GI Tag for Indian Basmati

Apropos of ‘NZ rejects GI-like tag for Indian Basmati’ (July 4), the issue of Indian claim of GI Tag for home grown basmati rice can be settled through the scientific data and historical production in India.

Basically, Basmati owes its origin to Dehradun (Uttarakhand). New Zealand and Australia must show scientific and historic records of the basmati production at least for five decades.

It is not relevant that Basmati is grown outside India. If so, there should be no GI tag for any agricultural product as everything can be grown in India.

The disputes on GI Tag on basmati rice lack scientific evidence, credibility and authenticity.

Vinod Johri

New Delhi

Trusting insurance

This refers to the article ‘Life insurance and the importance of proper disclosures’ (July 4). Given the plethora of competitive insurance products and services, consumers are buying them without understanding the features and uses. They are not making informed decisions and sellers including corporate agents are mis-selling the products .

The objectives of the investment in insurance products are defeated due to inadequate knowledge and disclosures of the buyers and sellers respectively.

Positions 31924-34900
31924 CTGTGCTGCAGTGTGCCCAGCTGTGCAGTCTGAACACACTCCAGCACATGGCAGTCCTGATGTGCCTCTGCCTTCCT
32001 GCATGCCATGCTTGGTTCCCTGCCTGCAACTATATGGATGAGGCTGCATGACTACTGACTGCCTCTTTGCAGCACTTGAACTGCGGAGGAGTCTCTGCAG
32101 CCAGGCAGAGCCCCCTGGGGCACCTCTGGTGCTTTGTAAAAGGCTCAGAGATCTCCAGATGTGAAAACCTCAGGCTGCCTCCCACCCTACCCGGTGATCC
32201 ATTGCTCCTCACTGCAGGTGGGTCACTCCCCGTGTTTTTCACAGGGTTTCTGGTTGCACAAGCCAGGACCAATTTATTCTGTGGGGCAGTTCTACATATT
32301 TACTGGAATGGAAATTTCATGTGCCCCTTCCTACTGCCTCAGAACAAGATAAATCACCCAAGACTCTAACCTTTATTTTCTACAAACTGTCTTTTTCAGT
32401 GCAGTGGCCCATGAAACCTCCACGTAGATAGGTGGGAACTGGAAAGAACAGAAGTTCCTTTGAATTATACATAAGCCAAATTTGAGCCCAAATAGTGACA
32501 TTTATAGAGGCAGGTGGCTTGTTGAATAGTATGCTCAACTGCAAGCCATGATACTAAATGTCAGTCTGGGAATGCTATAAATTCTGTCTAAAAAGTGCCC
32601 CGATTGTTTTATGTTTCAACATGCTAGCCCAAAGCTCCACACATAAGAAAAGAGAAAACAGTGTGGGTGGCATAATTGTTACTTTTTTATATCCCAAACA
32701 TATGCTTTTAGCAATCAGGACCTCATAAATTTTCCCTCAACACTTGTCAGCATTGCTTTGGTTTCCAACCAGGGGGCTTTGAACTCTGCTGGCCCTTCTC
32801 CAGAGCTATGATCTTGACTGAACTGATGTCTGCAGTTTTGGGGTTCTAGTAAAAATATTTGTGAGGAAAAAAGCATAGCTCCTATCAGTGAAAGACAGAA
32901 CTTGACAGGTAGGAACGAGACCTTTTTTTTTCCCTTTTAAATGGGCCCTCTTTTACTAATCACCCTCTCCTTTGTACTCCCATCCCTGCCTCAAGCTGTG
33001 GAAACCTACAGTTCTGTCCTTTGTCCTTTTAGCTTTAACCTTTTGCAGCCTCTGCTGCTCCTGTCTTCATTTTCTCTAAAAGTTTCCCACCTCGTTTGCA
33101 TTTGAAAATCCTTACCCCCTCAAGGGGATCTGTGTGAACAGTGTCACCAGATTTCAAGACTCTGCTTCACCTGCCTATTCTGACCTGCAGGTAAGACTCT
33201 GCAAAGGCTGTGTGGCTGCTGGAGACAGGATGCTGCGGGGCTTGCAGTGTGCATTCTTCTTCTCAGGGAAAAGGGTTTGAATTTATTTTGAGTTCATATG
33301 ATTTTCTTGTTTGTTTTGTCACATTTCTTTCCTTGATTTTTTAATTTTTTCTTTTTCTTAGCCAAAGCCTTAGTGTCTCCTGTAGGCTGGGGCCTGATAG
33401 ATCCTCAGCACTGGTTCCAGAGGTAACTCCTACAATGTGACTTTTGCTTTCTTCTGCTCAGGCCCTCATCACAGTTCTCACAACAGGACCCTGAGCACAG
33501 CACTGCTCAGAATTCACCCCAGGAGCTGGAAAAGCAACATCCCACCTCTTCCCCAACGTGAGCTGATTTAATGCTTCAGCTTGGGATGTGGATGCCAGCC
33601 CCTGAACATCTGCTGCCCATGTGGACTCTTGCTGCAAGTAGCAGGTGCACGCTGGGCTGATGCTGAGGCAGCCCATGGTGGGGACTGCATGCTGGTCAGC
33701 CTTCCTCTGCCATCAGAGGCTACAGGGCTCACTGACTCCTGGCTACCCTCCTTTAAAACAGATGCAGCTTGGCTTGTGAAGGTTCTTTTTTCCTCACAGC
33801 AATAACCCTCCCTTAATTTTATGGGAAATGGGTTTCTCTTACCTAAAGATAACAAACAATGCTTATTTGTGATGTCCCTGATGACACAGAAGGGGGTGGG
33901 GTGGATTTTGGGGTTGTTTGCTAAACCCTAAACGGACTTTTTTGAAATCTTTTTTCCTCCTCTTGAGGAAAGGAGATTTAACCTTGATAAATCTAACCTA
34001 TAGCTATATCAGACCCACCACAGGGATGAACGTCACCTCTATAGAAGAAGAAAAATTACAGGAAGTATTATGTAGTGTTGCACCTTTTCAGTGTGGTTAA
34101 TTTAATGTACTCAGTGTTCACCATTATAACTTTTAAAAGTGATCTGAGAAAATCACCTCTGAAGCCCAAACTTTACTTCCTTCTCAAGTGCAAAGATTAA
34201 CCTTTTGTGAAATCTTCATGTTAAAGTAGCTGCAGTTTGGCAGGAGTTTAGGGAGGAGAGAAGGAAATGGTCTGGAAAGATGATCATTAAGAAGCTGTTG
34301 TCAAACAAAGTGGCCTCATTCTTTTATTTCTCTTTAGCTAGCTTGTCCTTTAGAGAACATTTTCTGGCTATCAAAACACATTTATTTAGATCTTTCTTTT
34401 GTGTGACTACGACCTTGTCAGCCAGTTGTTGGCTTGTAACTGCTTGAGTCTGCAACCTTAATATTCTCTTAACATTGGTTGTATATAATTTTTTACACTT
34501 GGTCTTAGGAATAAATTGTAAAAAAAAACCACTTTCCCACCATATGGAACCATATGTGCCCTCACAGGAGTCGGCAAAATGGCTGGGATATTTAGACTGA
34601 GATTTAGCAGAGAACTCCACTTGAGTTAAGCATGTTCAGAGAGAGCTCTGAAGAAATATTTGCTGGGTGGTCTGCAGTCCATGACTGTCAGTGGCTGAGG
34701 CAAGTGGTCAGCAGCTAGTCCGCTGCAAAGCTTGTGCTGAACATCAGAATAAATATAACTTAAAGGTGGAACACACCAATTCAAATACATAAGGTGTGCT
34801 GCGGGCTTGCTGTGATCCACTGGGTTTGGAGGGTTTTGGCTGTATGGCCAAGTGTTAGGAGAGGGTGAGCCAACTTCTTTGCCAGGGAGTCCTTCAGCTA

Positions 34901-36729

The insurance products issuers and sellers must be more concerned about the interests of the buyers and satisfy the queries of the purchasers. The IRDA must tighten their oversight on these aspects to mitigate the risks and optimise the benefits to the insured.

VSK Pillai

Changanacherry (Kerala)

SEBI’s welcome move

Apropos ‘Overhaul of F&O rules’ (July 4). Indeed the regulatory changes by SEBI in the derivatives market pertinent to the F&O rules is a boon to the investors.

Since it is rolled out in a phased manner, it is more transparent and opens up an investor friendly derivatives market.

But the investors have little financial literacy to study the derivatives market and understand its nuances.

SEBIs initiatives in launching several investor education on the risks and rewards on F&O derivatives trading is laudable.

NR Nagarajan


Mule accounts

Apropos ‘Banks must step up efforts against mule accounts’ (July 4), RBI’s advisory is pertinent. In online frauds, money moves through banking channels, from the victim’s account to the scamster’s account, both in regulated banks. Yet the scamster cannot be identified and punished. Possibly the bank staff has been negligent while opening an account. This must change.

V Vijaykumar